DOCTORS OF INTEREST
Treasure Coast Medical Report
The ER DIRECTOR
When he is not supervising one of four very busy
emergency rooms for Martin Health System or
raising his children, Steven Parr lives for the
competition of extreme sports.
While he makes life-and-death decisions daily in the
emergency room, Parr is just as comfortable going down a
death defying, rocky cliff on a mountain bike or freediving to
spear big fish. He loves to surf big waves and when the wind
is howling, Parr can often be found kiteboarding through the
air off Martin County beaches.
Since heavy winds needed for kiteboarding only blow a
few months of the year, Parr needed something to keep in
shape so he took up cycling. Three times he has ridden the
USA Pro Cycling Challenge, six days at altitude and 700 grueling
miles straight up into the Rocky Mountains. Parr also
rode twice in the Tour of California, a series of 100-150 mile
legs in the mountains from Santa Clara to Santa Barbara. His
longest single-day ride was the Latoja, 204 miles from Logan,
Utah, to Jackson Hole, Wyoming.
Parr attended the Annecy France cycling camp where the
riders ride the actual legs of the Tour de France. The group
made the Alpe d’Huez climb, the first mountaintop finish in
race history, with switchbacks all the way up and 21 turns. “It
was my first trip to Europe and it was magical,” said Parr.
A trip to Kauai in Hawaii, combined both kiteboarding and
cycling around the island’s mountains.
Most of his freediving is in the water off the northern Bahamas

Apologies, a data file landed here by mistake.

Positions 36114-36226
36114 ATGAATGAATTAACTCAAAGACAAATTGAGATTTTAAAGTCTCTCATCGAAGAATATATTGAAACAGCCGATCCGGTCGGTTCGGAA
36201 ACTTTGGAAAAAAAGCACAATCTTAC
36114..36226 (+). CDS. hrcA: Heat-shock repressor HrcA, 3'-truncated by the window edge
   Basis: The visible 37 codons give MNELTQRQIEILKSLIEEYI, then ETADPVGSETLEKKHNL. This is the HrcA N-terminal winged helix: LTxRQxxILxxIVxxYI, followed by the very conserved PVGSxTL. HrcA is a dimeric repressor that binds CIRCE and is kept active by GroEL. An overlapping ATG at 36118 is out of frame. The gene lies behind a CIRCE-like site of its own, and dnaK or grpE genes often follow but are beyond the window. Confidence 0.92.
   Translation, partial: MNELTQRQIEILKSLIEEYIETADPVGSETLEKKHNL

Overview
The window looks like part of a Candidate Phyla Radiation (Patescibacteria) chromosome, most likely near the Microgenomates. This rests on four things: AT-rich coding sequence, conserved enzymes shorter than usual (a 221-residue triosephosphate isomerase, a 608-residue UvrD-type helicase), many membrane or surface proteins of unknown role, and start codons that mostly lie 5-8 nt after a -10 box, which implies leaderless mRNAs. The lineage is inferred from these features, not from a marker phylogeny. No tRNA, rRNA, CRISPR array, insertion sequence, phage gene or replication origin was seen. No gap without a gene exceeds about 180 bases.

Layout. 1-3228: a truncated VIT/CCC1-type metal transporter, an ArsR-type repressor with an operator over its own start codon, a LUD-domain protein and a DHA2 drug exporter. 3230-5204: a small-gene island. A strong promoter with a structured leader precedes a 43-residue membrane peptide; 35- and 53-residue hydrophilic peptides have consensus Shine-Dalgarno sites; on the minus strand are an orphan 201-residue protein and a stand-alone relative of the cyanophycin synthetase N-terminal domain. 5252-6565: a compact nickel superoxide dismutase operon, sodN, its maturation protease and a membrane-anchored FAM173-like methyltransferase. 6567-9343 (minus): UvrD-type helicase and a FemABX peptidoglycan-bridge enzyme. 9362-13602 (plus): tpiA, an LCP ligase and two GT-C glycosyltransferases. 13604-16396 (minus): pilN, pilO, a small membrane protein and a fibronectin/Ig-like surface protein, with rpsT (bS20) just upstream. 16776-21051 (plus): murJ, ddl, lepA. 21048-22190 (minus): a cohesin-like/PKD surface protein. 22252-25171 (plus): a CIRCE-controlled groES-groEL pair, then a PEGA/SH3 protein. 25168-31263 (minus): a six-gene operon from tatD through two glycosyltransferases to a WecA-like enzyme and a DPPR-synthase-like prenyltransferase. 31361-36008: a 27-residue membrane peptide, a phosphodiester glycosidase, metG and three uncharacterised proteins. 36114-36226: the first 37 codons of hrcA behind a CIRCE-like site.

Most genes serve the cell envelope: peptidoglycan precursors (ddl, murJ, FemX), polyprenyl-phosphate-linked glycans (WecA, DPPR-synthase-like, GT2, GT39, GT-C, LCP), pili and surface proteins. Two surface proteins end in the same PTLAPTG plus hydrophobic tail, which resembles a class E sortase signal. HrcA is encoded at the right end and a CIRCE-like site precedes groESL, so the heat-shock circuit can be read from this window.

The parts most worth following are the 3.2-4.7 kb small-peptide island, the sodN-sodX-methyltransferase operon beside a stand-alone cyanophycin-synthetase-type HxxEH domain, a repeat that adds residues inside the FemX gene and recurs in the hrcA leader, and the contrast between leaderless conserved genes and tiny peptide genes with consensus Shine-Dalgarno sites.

and he has been down to 100 feet. Parr caught a massive
80-pound black grouper in 50 feet of water with a Hawaiian
sling — not a spear gun.
One of Parr’s greatest experiences was being a part of the
medical team stationed as close as safely possible — sometimes
in an armored vehicle — to the launch pad and the
space shuttle runway at Kennedy Space Center. If something
went wrong at liftoff, the options were the crew could eject,
or the shuttle might come right back to land or make one
orbit and land. For five years, he was as close to ground zero
as anyone could be for launches and landings.
“You feel it vibrating through your bones and reverberating
through your chest, the thunderous roar of the solid
rocket boosters with the liquid oxygen from the shuttle’s
main engines. It was awe inspiring. ” Parr said. “It was cool.
I could go anywhere I wanted except inside mission control.
I met astronauts, future astronauts, cosmonauts and the
During his residency, Parr became the medical director for
the Jacksonville Sheriff’s Office SWAT team. “I loved shooting
and hanging out with those guys,” he said.
Steven Parr stands at the ready in a crash room at Tradition Medical Center. Parr sees thousands of patients a year as the emergency medicine director at
the four ERs operated by Martin Health System.
BY GREG GARDNER